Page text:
x_uni = np.linspace(-.25, 1.25, 100)
plt.plot(x_uni, stats.uniform.pdf(x_uni, 0, 1))
plt.xlabel("Prior (Gender Ratio)")
plt.ylabel("Plausability of ratio")
plt.title("Visualizing a uniform distribution")

Once we’ve identified our assumptions of our gender ratio model on coastal wolves, let’s formalize it in applied statistical model notation:

  • M ~ Binomial(N, p): We can interpret our first line as “the number of males (M) we’ll encounter is distributed binomially with a sample size of N and a prior probability of p.” This line will represent our likelihood function, also known as the probability of the evidence P(E U+007C H) in Bayes’ Theorem, which is the likelihood of observing a given outcome. In this case, the “given outcome” will be the result of our sample data on coastal wolves, which we’ll go into more detail shortly.
  • p ~ Uniform(0, 1): Lastly, we can interpret our second line as “the prior probability P(H) is distributed uniformly between 0 and 1.”

Note that the ~ symbol means “is distributed as” and communicates that the parameter on the left-hand side of the model has a stochastic relationship (meaning “randomly determined” or has a property of a “randomly probability distributionwhich can be predicted statistically BUT NOT precisely) with its distribution. In other words, whenever we see the ~ symbol representing a stochastic relationship, we should expect the output of the mathematical statement on the right to be a distribution captured by the variable on the left (in our case, either p or M). Expressing stochastic relationships runs in stark contrast to mathematical statements we’re used to seeing with a single number (rather than a distribution) being the output of an equation consisting of an = symbol, such as a common one we often see for Linear Regressions, which is y = mx + b.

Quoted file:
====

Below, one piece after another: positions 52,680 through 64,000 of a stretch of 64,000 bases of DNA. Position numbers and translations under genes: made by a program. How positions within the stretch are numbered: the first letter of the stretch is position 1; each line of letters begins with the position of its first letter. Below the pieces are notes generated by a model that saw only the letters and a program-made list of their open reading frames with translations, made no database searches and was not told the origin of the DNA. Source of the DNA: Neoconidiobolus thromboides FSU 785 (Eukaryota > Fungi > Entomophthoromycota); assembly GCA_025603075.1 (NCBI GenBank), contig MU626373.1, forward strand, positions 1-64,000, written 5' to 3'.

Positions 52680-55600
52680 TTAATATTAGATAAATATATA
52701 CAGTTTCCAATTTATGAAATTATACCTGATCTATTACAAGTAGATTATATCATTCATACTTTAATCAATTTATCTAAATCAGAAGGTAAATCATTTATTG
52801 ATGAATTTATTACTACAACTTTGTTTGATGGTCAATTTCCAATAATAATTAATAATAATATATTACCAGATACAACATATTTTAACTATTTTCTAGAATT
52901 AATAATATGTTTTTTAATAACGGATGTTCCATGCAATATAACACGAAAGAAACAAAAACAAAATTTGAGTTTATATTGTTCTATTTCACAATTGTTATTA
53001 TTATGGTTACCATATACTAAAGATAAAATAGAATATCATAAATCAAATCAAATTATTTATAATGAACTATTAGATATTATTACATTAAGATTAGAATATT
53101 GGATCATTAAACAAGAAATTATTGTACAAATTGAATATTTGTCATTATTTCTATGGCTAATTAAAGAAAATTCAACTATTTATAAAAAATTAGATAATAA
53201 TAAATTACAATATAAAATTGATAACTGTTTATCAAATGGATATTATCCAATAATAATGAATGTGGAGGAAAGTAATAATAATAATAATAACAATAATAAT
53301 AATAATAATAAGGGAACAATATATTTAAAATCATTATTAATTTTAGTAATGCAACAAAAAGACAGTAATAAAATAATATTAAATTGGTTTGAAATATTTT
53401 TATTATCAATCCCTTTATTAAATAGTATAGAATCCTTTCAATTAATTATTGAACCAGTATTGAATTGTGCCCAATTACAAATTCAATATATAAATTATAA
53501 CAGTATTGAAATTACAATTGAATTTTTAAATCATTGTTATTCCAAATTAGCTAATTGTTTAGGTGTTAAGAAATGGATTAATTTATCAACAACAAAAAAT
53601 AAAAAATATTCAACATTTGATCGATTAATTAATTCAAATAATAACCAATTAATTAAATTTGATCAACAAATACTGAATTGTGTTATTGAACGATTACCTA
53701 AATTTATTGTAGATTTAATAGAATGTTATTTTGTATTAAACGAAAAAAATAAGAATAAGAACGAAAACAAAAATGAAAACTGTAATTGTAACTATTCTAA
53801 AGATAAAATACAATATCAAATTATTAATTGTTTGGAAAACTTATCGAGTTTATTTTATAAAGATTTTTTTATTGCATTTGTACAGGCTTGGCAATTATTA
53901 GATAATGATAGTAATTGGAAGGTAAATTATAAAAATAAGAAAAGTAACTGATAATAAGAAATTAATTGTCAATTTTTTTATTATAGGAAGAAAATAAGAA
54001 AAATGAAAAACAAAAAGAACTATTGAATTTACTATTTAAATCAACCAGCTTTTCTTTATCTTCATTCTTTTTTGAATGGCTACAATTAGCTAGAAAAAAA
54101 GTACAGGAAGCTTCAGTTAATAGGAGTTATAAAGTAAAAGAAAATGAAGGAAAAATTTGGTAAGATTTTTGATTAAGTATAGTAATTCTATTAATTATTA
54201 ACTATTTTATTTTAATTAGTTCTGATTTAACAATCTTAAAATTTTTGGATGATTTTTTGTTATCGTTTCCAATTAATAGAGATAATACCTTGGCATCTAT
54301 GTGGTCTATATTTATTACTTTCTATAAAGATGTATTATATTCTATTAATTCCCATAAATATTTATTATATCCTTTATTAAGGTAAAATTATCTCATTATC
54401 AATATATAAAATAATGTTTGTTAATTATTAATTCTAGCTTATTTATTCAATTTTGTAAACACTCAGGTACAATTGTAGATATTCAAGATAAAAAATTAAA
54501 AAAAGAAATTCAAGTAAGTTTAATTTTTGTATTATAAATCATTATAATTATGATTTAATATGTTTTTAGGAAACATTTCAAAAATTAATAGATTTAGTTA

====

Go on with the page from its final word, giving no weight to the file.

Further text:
The last thing we need before we can translate our model into code is to generate a sample of observations for our likelihood function ( P(E U+007C H) ), which, again, represents the likelihood of us observing the given outcome of events. For example, if we used the sample data acquired by Muñoz-Fuentes and her colleagues (2009) in their study on Vancouver Island coastal wolves, we’ll find that of the 28 wolves with a labeled gender, 15 were male. In this case, we can describe our likelihood function as the probability of encountering 15 males from the total 28 wolves we encountered in our sample dataset.

With our variables established, we can now use PyMC to bake in the model notations we just formalized directly into code:

# Reading our sample dataset from the Muñoz-Fuentes et al. (2009) study.
wolf_samples = "https://raw.githubusercontent.com/vanislekahuna/Statistical-Rethinking-PyMC/main/Data/Vancouver-Island-wolf-samples.csv"
islandwolves_df = pd.read_csv(wolf_samples)
islandwolves_df

# Determining the male-to-female ratio in the dataset
print(f"The value count for Vancouver Island coastal wolves' sex is: ")
print(islandwolves_df["Sexb"].value_counts()
# Generating the sample observations for our model
males = islandwolves_df["Sexb"].value_counts()["M"]
females = islandwolves_df["Sexb"].value_counts()["F"]
total_samples = males + females
### Our PyMC model ###
with pm.Model() as wolf_ratio:
# A uniform distribution of possible outcomes for prior values
priors = pm.Uniform("uniform_prior", lower=0, upper=1)

# Generates a binomial distribution from our uniform distribution of priors and our sample data where 15 of the 28 wolves turned out to be males.
n_males = pm.Binomial("sex_ratio", p=priors, observed=males, n=total_samples)

# Samples drawn from the model to generate our posterior distribution.
trace_wolves = pm.sample(1000, tune=1000)
######################